15 UNDG, ‘MDG Good Practices’, available at: {} accessed 6 April 2016.

16 Gibbon, Peter, Ponte, Stefano, and Vestergaard, Jakob (eds), Governing Through Standards: Origins, Drivers and Limitations (New York: Palgrave Macmillan, 2011), p. 2 .

17 ISO, ‘ISO Gives Thumbs up to Occupational Health and Safety Work’, available at: {} accessed 6 April 2016.

18 British Standards Institution (BSI), ‘ISO 45001 Whitepaper: A New International Standard for Occupational Health and Safety Management Systems’, available at: {} accessed 6 April 2016.

19 BSI, ‘OHSAS 18001:2007’, available at: {} accessed 4 April 2016.

20 Gibbon, Ponte, and Vestergaard (eds), Governing Through Standards, p. 2.

21 World Trade Organization, ‘Agreement on Technical Barriers to Trade’, Marrakesh, Morocco: WTO, Annex 1 (15 April 1994).

22 The incorporation of best practices into standards documents further illustrates the distinction we draw between types of governance (that is, standards) and modes of governance (that is, the strategies standard-setters use to steer targets). Stepan Wood, ‘Four Varieties of Social Responsibility: Making Sense of the “Sphere of Influence” and “Leverage” Debate via the Case of ISO 26000’, Osgood Hall Law School,

Comparative Research in Law & Political Economy Research Paper No. 14/2011.

23 European Parliament, ‘Comparative Study on the Best Practices for the Integration of Resettled Refugees in EU Member States’, available at: {} accessed 3 April 2016, p. 9.

24 Adler, Emanuel and Pouliot, Vincent, ‘International practices’, International Theory, 3:1 (2011), pp. 136 .

25 Newspaper references comprise references to the terms ‘best practice’ AND ‘governance’ in English-language newspapers according to calendar year. Figures are based on data from ProQuest Newstand, which covers 1,300 newspapers in the US and Europe. Scholarly references comprise references to the terms ‘best practice’ OR ‘best practices’ in scholarly articles published in International Relations or political science journals. Figures are based on data from JSTOR which covers 287 relevant journals.

26 Murphy and Yates, The International Organization for Standardization, p. 69, emphasis in original.

27 For a comprehensive history of voluntary consensus standard-setting, see JoAnne Yates and Craig Murphy, ‘The Role of Firms in Industrial Standards Setting: Participation, Process, and Balance’, unpublished paper, n.d., available at: {} accessed 1 August 2016.

28 Best, Jacqueline, Governing Failure: Provisional Expertise and the Transformation of Global Finance (Cambridge: Cambridge University Press, 2014). See also Broome and Seabrooke, ‘Seeing like an international organisation’.

29 Best, Governing Failure, p. 116.

30 Ibid.

31 Ibid.

32 Informally known as the ‘Ruggie Principles’, Ruggie proposed them in 2011 while serving as UN Special Representative on Business and Human Rights. The UN Human Rights Council endorsed them in June 2011.

33 Ruggie, ‘Global governance and “new governance theory”’, p. 8.

34 Abbott, Kenneth W., Genschel, Philipp, Snidal, Duncan, and Zangl, Bernhard (eds), International Organizations as Orchestrators (New York: Cambridge University Press, 2015); Abbott, Kenneth W. and Snidal, Duncan, ‘Strengthening international regulation through transnational governance: Overcoming the orchestration deficit’, Vanderbilt Journal of Transnational Law, 42 (2009), pp. 501578 .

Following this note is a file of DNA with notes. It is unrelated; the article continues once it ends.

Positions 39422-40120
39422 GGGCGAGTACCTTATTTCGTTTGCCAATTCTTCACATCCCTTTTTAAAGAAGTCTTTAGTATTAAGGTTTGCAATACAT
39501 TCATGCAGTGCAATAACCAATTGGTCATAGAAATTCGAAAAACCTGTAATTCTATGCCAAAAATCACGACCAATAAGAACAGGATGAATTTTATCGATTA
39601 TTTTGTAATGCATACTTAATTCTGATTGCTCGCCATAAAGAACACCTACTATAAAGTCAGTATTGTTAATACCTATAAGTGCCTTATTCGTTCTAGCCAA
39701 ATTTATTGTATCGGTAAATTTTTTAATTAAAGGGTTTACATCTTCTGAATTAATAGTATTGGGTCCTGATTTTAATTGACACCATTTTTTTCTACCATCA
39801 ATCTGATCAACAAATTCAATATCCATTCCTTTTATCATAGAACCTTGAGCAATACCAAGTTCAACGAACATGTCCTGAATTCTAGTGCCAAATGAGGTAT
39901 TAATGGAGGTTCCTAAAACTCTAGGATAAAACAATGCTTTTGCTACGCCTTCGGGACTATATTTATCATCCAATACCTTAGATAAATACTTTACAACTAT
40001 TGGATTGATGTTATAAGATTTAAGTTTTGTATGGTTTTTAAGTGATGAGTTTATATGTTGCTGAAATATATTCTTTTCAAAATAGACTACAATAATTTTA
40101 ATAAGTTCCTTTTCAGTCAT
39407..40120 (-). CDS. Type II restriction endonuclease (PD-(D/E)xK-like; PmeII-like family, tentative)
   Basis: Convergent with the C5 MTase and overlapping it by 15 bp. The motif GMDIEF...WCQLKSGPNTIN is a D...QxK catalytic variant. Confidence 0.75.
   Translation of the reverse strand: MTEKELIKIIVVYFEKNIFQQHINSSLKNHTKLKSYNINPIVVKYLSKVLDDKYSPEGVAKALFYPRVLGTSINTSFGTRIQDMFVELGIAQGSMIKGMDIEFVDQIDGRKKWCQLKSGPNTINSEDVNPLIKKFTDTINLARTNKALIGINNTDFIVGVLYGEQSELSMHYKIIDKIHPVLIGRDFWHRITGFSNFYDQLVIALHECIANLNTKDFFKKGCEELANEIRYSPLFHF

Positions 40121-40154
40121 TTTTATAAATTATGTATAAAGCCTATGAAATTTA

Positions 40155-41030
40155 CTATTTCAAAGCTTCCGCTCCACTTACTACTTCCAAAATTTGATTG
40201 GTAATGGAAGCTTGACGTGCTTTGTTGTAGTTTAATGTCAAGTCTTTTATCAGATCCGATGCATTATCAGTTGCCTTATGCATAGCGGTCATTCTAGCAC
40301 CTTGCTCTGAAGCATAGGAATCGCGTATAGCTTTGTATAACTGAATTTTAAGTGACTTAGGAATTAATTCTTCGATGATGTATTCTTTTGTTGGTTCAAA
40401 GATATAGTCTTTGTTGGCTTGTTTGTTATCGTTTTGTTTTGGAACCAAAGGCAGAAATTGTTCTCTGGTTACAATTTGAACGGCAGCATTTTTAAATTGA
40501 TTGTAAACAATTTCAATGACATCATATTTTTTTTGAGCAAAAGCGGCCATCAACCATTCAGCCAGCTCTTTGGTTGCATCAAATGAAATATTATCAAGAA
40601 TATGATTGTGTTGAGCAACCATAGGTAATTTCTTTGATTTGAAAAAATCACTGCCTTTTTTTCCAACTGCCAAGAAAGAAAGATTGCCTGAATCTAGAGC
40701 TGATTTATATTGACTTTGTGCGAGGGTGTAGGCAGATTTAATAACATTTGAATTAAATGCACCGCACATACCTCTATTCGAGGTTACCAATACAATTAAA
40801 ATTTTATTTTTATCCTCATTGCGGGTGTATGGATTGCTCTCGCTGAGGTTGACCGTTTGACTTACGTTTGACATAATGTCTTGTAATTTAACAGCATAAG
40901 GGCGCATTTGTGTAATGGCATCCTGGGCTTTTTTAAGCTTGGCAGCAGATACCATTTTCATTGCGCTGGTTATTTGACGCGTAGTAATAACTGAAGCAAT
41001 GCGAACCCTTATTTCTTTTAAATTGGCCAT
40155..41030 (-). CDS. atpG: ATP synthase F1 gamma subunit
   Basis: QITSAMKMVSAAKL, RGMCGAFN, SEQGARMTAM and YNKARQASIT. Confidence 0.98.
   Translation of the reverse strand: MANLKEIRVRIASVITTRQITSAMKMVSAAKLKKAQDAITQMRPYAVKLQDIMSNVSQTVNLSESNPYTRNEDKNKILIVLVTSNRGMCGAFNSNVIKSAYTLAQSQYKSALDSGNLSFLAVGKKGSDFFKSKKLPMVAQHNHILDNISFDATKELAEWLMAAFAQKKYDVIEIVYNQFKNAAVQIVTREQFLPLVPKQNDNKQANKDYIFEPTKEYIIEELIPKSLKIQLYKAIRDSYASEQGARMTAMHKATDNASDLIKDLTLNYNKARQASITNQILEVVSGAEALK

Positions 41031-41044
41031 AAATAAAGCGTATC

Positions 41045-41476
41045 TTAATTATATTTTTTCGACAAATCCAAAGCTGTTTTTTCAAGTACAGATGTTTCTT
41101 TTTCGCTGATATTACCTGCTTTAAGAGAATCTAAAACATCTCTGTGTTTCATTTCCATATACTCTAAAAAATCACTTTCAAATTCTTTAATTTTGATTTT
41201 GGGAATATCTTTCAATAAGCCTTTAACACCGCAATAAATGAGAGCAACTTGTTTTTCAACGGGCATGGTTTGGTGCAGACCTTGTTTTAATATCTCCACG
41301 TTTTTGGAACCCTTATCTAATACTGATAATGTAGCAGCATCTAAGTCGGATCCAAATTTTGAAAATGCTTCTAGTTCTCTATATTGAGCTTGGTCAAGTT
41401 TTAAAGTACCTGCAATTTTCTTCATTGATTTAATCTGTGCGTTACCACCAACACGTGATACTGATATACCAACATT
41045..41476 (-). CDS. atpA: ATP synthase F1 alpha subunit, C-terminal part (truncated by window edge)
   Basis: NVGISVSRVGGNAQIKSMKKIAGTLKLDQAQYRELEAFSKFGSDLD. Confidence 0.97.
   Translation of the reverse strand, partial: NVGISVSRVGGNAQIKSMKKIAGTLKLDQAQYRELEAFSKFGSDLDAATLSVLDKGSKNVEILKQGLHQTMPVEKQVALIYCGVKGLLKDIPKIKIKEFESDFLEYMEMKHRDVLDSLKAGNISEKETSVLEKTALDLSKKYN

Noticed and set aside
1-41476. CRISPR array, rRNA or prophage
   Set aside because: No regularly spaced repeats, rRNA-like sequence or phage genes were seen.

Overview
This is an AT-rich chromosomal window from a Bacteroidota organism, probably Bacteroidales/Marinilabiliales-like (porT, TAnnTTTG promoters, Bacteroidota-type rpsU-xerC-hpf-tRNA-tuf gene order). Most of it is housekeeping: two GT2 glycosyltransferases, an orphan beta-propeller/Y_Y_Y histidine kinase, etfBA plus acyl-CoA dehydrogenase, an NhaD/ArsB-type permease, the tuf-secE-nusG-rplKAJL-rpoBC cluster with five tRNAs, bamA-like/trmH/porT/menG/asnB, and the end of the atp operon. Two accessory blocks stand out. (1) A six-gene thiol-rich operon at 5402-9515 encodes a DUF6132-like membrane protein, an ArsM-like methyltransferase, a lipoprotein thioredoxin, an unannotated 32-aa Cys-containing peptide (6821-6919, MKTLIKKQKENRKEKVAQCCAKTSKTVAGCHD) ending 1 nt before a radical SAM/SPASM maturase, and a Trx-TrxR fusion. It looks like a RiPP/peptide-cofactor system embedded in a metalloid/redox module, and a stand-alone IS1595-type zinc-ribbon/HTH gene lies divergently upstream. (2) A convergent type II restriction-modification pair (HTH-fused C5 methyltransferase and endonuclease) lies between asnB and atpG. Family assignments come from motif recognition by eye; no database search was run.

35 Ruggie, ‘Global governance and “new governance theory”’, p. 10.

36 Ecofys, ‘Global Good Practice Analysis on LEDS, NAMAs and MRV: Summary Report’ (2014), available at: {} accessed 13 January 2015.

37 Gillenwater, Michael, Broekhoff, Derik, Trexler, Mark, Hyman, Jasmine, and Fowler, Rob, ‘Policing the voluntary carbon market’, Nature Reports Climate Change, 0711 (2007), pp. 8587 .

38 ICROA, ‘Code of Best Practice for Carbon Management Services’ (2012), available at: {} accessed 13 January 2015.

39 David Suzuki Foundation, ‘Doing Business in a New Climate: A Guide to Measuring, Reducing and Offsetting Greenhouse Gas Emissions’ (2010), available at: {} accessed 13 January 2014.

40 A recent campaign by Greenpeace likening Volkswagen to Darth Vader for opposing EU climate change legislation is an example of a more conventional morality-based NGO approach.

41 Bernstein, ‘Legitimacy in intergovernmental and non-state global governance’.

42 Ibid.

43 Barnett, Michael and Coleman, Liv, ‘Designing police: Interpol and the study of change in international organizations’, International Studies Quarterly, 49:4 (2005), pp. 593619 ; Finnemore, Martha, National Interests in International Society (Ithaca, NY: Cornell University Press, 1996); Meyer, John, Boli, John, Ramirez, Francisco O., and Thomas, George M., ‘World society and the nation-state’, American Journal of Sociology, 103:1 (1997), pp. 144181 ; Reus-Smit, Christian, The Moral Purpose of the State: Culture, Social Identity and Institutional Rationality in International Relations (Princeton, NJ: Princeton University Press, 1999); Ruggie, John Gerard, Constructing the World Polity (London: Routledge, 1998), pp. 2225 .

44 Kirton and Trebilcock, Hard Choices, Soft Law; Pauwelyn, Wessel, and Wouters, ‘When structures become shackles’.

45 Held, David and Koenig-Archibugi, Mathias (eds), Global Governance and Public Accountability (Oxford: Wiley-Blackwell, 2005).

46 Bäckstrand, Karin, ‘Democratizing global environmental governance? Stakeholder democracy after the world summit on sustainable development’, European Journal of International Relations, 12:4 (2006), pp. 467498 .

47 Pauwelyn, Wessel, and Wouters, ‘When structures become shackles’, p. 758.

48 Ibid., pp. 755, 762.

49 Ibid; Bernstein, ‘Legitimacy in intergovernmental and non-state global governance’.

50 Bernstein, Steven, The Compromise of Liberal Environmentalism (New York: Columbia University Press, 2001).